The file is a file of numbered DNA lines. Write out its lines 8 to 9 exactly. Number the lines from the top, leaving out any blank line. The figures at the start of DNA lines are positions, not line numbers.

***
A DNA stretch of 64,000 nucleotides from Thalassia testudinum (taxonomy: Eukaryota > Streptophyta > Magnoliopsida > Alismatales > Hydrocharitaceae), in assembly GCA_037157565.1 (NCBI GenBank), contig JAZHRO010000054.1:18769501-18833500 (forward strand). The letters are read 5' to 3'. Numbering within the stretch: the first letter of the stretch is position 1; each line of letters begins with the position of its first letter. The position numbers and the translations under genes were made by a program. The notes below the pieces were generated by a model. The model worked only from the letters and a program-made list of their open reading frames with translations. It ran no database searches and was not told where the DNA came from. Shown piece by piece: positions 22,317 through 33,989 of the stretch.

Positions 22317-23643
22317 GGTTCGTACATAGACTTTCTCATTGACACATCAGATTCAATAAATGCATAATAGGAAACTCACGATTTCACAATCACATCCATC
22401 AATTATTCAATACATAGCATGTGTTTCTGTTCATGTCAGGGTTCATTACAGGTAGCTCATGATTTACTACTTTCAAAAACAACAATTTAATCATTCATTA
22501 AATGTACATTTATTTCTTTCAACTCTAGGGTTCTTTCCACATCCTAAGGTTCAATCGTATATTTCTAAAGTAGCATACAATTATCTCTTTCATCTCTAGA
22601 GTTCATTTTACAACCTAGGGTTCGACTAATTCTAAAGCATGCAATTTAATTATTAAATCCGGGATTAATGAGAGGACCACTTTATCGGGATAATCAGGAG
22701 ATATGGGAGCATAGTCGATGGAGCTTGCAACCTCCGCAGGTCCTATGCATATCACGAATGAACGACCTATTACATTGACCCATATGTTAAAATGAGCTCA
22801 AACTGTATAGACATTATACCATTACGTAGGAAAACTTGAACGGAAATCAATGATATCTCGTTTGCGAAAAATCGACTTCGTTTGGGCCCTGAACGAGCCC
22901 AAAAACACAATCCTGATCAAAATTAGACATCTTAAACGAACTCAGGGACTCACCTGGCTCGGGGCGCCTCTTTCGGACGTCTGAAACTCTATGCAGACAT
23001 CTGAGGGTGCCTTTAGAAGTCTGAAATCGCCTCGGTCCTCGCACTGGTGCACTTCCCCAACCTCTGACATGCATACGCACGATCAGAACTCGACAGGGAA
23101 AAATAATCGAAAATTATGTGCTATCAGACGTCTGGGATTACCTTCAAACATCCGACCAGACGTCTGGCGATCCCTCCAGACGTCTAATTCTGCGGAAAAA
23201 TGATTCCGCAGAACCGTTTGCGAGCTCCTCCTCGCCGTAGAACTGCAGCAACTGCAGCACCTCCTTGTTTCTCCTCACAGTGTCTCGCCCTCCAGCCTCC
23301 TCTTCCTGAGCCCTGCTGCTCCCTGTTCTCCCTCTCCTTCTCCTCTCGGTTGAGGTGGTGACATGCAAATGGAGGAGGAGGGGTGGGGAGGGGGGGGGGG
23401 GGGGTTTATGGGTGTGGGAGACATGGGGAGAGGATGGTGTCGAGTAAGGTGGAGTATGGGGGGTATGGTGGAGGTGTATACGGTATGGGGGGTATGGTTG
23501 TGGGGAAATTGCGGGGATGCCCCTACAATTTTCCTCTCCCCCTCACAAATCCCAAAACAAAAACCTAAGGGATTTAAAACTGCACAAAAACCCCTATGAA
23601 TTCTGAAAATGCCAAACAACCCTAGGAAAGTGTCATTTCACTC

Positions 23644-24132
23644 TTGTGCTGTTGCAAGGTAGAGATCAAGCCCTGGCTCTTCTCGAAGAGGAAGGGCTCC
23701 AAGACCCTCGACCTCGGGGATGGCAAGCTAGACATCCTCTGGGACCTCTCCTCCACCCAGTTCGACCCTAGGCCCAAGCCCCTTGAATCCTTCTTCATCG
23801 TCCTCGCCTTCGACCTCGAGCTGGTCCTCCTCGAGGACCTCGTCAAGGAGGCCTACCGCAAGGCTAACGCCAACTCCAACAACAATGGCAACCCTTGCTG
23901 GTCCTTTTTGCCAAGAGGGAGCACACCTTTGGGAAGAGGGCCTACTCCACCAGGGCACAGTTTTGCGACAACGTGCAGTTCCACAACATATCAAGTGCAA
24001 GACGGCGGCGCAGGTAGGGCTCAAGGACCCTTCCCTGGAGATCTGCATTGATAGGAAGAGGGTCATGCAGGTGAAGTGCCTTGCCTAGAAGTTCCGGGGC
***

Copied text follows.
22801 AACTGTATAGACATTATACCATTACGTAGGAAAACTTGAACGGAAATCAATGATATCTCGTTTGCGAAAAATCGACTTCGTTTGGGCCCTGAACGAGCCC
22901 AAAAACACAATCCTGATCAAAATTAGACATCTTAAACGAACTCAGGGACTCACCTGGCTCGGGGCGCCTCTTTCGGACGTCTGAAACTCTATGCAGACAT